MY father believed that everyone possessed a talent of some description and regardless of background or education; each is born with a skill that sets them apart from the crowd.
Being of average academic ability, with neither an artistic nor practical bent, I doubted that statement, because skill and talent to me were synonymous with success and making money. Much later on I realised that the true meaning of success goes much deeper.
Dad worked in a factory all his life, but in his spare time he would retire to his shed and knock up a piece of furniture or model aeroplane. And occasionally he would produce a watercolour painting of some rural landscape. He was no Hepplewhite or Rembrandt, but he had a certain talent for these things and more to the point, it gave him pleasure.
At the Orihuela Medieval Market, I was fascinated by a bloke who entertained the crowds by sticking flaming sticks into his mouth and blowing out long plumes of liquid fire.
I spent an interesting hour in the bar with him, trying to understand why anyone would choose fire eating as a way of life – although I kept a respectable distance between us, in case he decided to light up a ciggie.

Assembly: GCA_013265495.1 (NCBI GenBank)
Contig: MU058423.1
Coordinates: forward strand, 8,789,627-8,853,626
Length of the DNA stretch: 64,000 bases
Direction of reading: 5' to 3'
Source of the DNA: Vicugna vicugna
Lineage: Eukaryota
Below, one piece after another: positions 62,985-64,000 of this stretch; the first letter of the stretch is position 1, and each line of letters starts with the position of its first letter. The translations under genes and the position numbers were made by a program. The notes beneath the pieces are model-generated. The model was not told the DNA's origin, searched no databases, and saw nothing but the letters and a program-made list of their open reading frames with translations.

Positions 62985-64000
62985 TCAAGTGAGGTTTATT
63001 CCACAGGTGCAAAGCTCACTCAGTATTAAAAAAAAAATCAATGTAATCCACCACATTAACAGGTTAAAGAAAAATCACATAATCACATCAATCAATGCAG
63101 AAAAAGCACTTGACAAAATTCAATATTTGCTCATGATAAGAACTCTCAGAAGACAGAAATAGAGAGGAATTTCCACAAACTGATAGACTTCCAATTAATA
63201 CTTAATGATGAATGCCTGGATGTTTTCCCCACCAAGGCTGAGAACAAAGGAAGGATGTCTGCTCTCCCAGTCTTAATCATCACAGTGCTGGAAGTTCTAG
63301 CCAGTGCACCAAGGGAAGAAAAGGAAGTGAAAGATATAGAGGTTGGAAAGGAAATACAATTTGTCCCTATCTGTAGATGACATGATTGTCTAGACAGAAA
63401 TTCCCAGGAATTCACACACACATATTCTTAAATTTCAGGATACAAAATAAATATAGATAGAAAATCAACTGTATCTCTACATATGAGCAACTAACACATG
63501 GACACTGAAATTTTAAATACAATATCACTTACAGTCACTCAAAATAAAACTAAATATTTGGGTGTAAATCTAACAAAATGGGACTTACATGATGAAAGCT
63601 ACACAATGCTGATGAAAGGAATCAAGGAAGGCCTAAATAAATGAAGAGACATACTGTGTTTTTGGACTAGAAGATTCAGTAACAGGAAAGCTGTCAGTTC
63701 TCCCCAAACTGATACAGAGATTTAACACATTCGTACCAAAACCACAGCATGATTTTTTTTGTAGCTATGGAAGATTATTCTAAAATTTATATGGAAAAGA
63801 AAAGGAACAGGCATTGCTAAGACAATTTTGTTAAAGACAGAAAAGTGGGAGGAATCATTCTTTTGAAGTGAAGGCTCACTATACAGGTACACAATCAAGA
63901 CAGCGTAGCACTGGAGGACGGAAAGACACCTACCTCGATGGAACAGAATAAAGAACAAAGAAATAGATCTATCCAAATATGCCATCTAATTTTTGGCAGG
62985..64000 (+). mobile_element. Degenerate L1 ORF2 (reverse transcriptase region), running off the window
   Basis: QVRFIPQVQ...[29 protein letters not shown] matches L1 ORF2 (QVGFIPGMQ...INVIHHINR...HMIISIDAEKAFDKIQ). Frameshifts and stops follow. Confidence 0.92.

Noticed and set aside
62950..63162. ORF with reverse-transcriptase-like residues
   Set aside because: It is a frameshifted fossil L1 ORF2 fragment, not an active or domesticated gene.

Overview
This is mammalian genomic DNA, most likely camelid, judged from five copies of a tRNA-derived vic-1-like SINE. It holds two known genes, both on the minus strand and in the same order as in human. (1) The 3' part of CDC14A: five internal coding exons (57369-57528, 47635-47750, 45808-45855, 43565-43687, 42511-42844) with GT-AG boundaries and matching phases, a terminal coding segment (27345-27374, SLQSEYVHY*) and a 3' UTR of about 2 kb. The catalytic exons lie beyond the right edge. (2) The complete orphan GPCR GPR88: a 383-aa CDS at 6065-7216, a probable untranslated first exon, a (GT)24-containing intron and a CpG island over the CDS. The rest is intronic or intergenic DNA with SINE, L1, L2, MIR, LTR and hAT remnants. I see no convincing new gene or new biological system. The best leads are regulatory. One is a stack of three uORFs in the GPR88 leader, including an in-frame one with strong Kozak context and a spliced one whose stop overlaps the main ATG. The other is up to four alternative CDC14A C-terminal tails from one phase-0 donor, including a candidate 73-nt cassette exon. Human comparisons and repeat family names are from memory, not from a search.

As bizarre as it all sounded, he is good at what he does and he travels to other locations in Spain and Europe throughout the year to take part in similar festivals. He admitted it is a hard life, but he is thoroughly content with his lot, and by definition therefore is successful.
The king of them all though, was surely Joseph Pujol, a Frenchman who went under the stage name of Le Pétomane. His act was quite unique and he became something of a celebrity in his day as a renowned flatulist.
In other words he fluffed on stage for money.
He was a baker by trade, and he would often entertain his customers by imitating musical instruments as they waited for their French sticks. Personally, I would never be able to look a custard slice in the face again if my baker insisted on trumping his way through Frère Jacques as he was serving me.
Some of his specialities included sound effects of cannon fire and thunderstorms. He was able to blow a candle out at 10 paces, and at his peak, he appeared regularly at the Moulin Rouge in Paris.
He died in 1945 at the age of 88 and was buried and not cremated, presumably on the basis that this would have been far too risky.
My dad was right though. We all possess a talent of some sort, as off the wall as it might be.